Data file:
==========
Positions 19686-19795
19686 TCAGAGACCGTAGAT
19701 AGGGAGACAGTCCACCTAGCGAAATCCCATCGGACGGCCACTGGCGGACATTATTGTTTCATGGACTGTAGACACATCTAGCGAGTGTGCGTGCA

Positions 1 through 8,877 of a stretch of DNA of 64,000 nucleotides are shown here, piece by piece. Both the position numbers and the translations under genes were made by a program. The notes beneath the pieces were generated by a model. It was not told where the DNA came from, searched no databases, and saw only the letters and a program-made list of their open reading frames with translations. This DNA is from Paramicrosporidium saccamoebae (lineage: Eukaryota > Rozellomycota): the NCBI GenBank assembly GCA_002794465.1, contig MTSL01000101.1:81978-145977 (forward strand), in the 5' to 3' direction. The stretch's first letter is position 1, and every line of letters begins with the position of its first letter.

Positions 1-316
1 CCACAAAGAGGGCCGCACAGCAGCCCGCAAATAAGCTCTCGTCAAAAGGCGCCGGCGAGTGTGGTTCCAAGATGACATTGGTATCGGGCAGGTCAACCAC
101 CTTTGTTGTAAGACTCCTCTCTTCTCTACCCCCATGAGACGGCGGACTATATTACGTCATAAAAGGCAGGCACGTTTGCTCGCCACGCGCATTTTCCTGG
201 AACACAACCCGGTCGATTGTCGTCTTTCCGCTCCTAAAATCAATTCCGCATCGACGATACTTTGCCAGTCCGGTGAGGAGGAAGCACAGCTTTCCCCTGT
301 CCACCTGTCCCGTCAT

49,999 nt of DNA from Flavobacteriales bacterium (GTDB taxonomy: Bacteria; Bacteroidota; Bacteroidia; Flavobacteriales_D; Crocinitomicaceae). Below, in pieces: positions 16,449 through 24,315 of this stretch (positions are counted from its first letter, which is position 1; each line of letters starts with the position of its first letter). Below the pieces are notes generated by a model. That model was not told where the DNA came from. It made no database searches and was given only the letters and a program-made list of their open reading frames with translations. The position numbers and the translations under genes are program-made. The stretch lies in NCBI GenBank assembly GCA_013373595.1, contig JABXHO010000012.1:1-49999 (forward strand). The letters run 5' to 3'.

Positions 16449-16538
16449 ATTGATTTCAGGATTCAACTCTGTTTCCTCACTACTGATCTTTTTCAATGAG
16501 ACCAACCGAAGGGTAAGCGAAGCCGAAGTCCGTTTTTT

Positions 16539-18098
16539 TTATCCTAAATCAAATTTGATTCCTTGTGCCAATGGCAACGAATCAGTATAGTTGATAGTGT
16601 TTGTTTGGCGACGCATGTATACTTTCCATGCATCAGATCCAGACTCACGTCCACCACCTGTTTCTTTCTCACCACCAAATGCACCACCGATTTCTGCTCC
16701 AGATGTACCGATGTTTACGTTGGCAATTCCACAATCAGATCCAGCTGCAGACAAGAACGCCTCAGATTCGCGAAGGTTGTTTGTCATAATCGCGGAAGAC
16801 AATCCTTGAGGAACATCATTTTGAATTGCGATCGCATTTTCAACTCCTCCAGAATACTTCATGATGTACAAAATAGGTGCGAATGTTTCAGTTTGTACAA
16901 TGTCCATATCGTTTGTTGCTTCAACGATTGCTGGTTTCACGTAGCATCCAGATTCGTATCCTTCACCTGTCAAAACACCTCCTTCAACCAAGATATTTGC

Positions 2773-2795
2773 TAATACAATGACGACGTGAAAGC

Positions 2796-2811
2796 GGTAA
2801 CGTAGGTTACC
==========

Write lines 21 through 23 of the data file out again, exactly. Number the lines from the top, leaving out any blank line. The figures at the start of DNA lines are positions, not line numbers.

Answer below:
2773 TAATACAATGACGACGTGAAAGC

Positions 2796-2811
2796 GGTAA